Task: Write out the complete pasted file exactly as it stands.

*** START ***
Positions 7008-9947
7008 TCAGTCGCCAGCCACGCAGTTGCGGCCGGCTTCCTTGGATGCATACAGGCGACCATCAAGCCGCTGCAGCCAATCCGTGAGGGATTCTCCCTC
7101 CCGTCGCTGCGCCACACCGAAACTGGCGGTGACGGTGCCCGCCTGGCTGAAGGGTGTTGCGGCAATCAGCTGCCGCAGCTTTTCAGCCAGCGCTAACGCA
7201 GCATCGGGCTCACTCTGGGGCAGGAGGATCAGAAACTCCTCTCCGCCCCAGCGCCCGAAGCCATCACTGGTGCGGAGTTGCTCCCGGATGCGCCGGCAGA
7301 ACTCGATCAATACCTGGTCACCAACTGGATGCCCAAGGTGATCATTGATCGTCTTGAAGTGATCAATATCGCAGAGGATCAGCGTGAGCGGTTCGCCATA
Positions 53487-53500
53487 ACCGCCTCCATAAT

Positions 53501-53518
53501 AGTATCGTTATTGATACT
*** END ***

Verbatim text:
Positions 7008-9947
7008 TCAGTCGCCAGCCACGCAGTTGCGGCCGGCTTCCTTGGATGCATACAGGCGACCATCAAGCCGCTGCAGCCAATCCGTGAGGGATTCTCCCTC
7101 CCGTCGCTGCGCCACACCGAAACTGGCGGTGACGGTGCCCGCCTGGCTGAAGGGTGTTGCGGCAATCAGCTGCCGCAGCTTTTCAGCCAGCGCTAACGCA
7201 GCATCGGGCTCACTCTGGGGCAGGAGGATCAGAAACTCCTCTCCGCCCCAGCGCCCGAAGCCATCACTGGTGCGGAGTTGCTCCCGGATGCGCCGGCAGA
7301 ACTCGATCAATACCTGGTCACCAACTGGATGCCCAAGGTGATCATTGATCGTCTTGAAGTGATCAATATCGCAGAGGATCAGCGTGAGCGGTTCGCCATA
Positions 53487-53500
53487 ACCGCCTCCATAAT

Positions 53501-53518
53501 AGTATCGTTATTGATACT